JONAH’S HĀPAK: The literary setting of Jonah 4.2

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August 5, 2012 by jmar198013

Finding a Home for the Text: Jon. 4.2’s Place in the Book of Jonah
The desire to do an organic exegesis was stated above; what that might look like is amorphous; indeed, it is an intentionally ambiguous phrase. The question of, “Where to begin?” (outside the obvious, with the text itself), looms heavily. I chose to begin with the question, “What is Jonah’s structure?” in order to consider in which soil an exegesis of Jon. 4.2-3 (a text chosen completely on an intuition of mine that it represented the “aha!” moment of the story, at least from understanding Jonah’s perspective) would best flourish. Scholarly suggestions ranging from complicated ring-compositions[1] to suggesting that there are no significant exegetical elements[2] to be found within patterns arising from the structure seemed, in the case of the former, far-fetched and forced, and with the latter, a cop-out. Simply stated, the “structure” of Jonah presents itself as a Rube Goldberg machine elaborately concocted to provoke a chain-reaction that will finally ensure the rhetorical show-down between Jonah and YHWH in ch. 4. I finally found a scholarly confirmation for my hunch about the structure of Jonah in a study by Raymond Person that broke the book down into a series of “adjacency pairings”; that is, an initial request (in the book of Jonah’s case, the command for Jonah to prophesy doom against Nineveh) can only be met by acceptance or refusal. Jonah refuses, and this sets off the chain of events seen in the book.[3]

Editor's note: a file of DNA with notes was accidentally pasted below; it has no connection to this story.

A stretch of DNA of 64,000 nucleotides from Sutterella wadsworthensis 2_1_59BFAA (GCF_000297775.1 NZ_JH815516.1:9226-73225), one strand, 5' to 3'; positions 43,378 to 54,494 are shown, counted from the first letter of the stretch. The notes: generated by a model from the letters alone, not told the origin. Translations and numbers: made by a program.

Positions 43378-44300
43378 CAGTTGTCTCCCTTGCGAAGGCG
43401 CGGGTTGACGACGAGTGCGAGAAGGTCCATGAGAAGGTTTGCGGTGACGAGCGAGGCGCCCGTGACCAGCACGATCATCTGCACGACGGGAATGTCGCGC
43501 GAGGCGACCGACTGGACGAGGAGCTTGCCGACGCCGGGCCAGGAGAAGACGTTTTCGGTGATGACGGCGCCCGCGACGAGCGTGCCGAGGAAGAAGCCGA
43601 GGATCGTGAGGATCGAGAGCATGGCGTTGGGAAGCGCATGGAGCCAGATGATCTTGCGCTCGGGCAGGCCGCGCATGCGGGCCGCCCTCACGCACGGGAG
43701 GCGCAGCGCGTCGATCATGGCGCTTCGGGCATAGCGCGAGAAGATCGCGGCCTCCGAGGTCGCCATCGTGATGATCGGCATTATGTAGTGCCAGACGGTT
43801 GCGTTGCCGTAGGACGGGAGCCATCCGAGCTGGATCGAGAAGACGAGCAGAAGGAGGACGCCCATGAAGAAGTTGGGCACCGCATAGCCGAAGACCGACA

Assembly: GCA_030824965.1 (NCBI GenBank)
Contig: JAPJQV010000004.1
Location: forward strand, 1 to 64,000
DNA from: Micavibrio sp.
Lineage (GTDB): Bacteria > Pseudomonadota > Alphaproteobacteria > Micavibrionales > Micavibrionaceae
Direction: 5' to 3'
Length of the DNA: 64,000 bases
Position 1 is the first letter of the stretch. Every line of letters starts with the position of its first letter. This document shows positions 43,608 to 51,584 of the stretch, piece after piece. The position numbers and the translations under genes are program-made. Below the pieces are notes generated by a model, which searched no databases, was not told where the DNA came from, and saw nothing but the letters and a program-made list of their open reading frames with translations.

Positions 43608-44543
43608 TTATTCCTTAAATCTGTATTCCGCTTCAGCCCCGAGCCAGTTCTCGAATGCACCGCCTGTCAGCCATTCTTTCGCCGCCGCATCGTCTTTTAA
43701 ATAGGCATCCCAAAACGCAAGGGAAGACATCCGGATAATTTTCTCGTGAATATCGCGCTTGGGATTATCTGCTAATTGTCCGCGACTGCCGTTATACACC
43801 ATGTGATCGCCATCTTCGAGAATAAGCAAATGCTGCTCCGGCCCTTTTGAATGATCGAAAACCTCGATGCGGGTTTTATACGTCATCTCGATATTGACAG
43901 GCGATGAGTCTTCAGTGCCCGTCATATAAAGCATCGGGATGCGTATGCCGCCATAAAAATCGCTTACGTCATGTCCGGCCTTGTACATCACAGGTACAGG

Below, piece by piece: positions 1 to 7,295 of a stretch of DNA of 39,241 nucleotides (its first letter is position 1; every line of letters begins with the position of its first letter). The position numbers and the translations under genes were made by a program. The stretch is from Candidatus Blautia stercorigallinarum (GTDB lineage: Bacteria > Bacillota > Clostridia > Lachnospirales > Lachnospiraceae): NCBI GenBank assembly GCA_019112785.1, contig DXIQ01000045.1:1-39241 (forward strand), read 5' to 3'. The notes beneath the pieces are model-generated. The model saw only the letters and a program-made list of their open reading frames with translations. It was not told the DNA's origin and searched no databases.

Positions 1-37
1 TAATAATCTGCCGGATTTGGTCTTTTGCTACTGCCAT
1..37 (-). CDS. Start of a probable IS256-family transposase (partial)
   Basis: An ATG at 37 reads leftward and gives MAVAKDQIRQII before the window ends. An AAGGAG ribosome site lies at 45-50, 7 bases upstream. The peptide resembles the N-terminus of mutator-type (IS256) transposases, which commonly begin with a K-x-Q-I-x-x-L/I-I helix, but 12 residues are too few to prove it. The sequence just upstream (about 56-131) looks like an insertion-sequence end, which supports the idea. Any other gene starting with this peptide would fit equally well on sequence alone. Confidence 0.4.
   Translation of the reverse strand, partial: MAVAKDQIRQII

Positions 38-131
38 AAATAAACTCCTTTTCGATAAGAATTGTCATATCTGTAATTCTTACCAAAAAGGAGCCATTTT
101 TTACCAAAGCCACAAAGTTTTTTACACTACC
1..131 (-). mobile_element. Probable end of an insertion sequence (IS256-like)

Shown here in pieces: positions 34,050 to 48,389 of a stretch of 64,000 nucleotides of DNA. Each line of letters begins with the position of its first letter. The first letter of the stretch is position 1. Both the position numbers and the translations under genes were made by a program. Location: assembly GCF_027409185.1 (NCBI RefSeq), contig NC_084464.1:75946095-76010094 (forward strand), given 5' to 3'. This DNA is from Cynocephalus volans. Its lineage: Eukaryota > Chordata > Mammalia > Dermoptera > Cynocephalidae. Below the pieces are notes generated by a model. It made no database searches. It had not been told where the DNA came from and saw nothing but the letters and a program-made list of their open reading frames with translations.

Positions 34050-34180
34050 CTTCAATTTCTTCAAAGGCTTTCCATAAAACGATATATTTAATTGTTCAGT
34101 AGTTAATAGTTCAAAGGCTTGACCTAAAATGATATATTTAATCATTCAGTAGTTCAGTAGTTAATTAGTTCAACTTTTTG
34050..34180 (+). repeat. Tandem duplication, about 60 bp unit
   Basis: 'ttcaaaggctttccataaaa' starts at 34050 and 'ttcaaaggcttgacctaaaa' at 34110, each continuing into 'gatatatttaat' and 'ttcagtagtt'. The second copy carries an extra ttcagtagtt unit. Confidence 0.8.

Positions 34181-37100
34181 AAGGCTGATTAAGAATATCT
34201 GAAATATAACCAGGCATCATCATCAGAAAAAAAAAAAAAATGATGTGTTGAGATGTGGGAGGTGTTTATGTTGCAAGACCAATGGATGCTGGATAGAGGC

The basic pattern of the adjacency pairings forming the book of Jonah works as follows: “Get up, set out [qûm lēk] for Nineveh, the great city, and cry out against it, for their evil has come to my notice [lĕpānāy]” (Jon. 1.2); and in response: “Jonah instead got up [wayyāqom] to abscond to Tarshish, away from the LORD’s notice [millipnê YHWH]” (Jon. 1.3a, b). The repetition of qûm in vv. 2-3 emphasizes the defiance of Jonah’s flight by making it look (ever so briefly) as if the prophet is about to do what he is told.[4] Further accentuating the adjacency construction of the narrative at this juncture is the repetition of penê in vv. 2-3, where in v. 2, YHWH states that the “evil/distress” (rāʹātām) of Nineveh has come to his attention (lit., “come up to my face”), Jonah sets out to flee away from YHWH’s attention (“face”).